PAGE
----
Louisiana’s “forced heirship” law

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Carl S. Goode |

Louisiana has a unique history and a number of one-of-a-kind laws that remain in place only in our state. Take the concept of “forced heirship.” This means that parents cannot disinherit a child who’s younger than 24 years old.

They also can’t disinherit a child of any age who can’t care for themselves. Parents with adult children who are permanently disabled can comply with the law by setting up a special needs trust.

What does the law say?

The law states that if a parent has a child who is under 24 or “permanently incapable of taking care of their persons or administering their estates…[because of] mental incapacity or physical infirmity,” that child is required to receive a portion of their parent’s estate. If there’s more than one child who qualifies, they all must share in that portion.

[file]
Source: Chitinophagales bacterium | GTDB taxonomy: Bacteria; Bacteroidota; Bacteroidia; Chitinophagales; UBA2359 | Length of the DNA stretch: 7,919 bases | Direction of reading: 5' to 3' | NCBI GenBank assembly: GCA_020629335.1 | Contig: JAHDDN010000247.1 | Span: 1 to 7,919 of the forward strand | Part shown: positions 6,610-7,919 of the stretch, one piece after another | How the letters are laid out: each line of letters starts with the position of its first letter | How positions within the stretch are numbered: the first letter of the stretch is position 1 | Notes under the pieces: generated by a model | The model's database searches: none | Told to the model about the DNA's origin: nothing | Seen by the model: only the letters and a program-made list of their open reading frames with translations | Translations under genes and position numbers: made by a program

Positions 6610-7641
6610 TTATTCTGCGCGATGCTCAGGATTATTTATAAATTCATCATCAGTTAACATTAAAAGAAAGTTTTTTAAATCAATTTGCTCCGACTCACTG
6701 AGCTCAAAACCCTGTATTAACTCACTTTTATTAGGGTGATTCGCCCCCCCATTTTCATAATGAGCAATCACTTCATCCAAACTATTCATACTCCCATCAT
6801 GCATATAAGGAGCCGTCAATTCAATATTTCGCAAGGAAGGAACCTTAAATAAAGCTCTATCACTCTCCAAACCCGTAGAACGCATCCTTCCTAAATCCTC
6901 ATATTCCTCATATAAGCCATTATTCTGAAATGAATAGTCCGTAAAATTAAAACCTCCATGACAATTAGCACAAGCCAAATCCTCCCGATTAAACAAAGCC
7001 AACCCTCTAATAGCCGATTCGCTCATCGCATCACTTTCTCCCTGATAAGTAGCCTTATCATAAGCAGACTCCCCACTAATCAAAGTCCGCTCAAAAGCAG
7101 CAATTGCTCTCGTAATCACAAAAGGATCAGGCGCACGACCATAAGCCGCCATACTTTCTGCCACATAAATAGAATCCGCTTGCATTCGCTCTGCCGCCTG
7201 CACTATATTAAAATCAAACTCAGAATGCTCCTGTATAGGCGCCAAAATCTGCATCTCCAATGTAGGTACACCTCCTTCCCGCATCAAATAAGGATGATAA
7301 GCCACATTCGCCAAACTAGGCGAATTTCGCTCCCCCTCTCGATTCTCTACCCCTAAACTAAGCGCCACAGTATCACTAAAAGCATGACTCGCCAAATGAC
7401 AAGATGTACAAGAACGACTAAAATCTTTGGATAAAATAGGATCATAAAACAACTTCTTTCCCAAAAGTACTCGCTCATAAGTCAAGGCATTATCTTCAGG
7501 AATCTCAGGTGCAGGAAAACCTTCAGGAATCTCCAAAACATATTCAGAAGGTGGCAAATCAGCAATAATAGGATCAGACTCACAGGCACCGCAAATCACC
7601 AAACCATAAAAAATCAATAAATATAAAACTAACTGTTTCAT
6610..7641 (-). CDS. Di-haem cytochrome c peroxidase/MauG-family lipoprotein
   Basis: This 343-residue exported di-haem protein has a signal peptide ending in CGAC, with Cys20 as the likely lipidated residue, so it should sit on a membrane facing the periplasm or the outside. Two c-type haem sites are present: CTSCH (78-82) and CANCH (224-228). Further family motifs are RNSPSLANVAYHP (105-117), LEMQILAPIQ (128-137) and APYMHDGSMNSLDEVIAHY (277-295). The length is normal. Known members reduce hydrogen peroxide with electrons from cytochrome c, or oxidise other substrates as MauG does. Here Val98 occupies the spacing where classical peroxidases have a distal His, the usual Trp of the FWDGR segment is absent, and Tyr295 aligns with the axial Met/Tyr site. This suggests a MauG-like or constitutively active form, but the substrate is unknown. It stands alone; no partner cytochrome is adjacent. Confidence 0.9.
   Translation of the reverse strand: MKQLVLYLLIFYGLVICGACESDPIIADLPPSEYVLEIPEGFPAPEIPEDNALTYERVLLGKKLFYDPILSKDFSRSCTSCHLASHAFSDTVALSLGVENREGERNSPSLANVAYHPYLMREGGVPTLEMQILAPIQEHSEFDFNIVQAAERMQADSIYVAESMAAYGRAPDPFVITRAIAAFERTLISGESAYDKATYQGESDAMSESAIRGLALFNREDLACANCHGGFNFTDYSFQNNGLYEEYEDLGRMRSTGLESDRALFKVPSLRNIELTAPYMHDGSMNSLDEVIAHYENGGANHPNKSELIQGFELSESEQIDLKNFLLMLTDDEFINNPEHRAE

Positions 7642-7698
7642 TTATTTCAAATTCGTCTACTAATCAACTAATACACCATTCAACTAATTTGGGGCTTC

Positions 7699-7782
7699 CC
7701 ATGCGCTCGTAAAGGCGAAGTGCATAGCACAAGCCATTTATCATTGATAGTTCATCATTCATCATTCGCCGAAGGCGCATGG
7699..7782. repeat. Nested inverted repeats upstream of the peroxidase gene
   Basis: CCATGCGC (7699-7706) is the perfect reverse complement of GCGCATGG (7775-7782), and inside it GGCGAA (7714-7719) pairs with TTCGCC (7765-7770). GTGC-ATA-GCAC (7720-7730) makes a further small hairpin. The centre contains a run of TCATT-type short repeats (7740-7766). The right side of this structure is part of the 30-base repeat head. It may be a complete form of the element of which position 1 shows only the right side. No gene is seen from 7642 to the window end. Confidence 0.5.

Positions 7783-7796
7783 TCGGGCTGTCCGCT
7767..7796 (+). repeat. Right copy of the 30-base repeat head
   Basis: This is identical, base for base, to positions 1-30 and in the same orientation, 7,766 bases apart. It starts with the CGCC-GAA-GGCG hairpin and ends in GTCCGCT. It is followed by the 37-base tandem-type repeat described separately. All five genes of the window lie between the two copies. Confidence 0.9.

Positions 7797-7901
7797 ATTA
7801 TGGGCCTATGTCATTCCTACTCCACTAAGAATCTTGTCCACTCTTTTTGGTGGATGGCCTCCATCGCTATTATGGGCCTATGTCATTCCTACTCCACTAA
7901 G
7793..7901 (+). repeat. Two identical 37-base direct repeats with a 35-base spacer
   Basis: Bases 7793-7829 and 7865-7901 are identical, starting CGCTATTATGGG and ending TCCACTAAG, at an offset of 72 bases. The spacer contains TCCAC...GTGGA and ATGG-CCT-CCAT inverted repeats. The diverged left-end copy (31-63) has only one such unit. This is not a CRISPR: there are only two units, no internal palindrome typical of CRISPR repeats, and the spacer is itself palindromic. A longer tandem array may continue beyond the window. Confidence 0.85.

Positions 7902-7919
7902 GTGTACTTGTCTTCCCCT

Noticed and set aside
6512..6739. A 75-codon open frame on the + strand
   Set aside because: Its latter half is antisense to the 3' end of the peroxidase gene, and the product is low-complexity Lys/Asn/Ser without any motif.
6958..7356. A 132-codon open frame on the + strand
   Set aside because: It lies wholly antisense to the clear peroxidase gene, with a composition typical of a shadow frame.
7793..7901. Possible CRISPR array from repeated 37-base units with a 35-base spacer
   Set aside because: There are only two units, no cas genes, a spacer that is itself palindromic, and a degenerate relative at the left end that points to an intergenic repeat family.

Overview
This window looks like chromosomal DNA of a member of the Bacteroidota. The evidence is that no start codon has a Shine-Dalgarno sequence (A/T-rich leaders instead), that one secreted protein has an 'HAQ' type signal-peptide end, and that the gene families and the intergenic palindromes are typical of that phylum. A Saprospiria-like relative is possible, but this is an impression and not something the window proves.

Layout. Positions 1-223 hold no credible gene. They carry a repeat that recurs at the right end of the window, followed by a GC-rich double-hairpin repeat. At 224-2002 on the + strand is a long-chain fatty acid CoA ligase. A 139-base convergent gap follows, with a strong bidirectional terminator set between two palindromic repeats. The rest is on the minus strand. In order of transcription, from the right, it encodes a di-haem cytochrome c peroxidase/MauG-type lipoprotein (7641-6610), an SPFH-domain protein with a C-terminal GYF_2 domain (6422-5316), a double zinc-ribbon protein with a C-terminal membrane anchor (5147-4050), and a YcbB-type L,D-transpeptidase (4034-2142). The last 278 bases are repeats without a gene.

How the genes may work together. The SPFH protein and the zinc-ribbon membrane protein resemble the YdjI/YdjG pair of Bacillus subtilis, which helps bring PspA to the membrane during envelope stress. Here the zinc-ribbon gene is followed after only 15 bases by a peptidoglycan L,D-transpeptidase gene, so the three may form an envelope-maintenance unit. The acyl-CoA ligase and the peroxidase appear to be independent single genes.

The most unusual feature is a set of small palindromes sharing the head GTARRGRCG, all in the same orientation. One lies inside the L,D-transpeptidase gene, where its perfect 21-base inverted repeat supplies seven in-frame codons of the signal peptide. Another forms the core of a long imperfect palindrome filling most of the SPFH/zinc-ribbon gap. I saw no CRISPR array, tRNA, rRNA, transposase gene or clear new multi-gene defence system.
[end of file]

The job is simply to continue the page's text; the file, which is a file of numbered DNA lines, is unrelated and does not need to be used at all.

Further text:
If a parent with children who qualified for forced heirship under the law dies without a will (intestate), the children covered by the law will receive a portion of the estate.

There are a couple of other things to note. First, if a child who would have qualified for forced heirship when their parent died had already passed away themselves and has a surviving child, that child qualifies for the inheritance. Second, there is an exception for forced heirship if there’s been a documented history of that child’s violence against the parent.

Determining the amount of assets a child is entitled to inherit under this law is too complicated to discuss here. It’s wise to get experienced legal guidance to help ensure that you’re following the law and how best to use a trust to protect the assets so that they’ll be available to your child when they need them.

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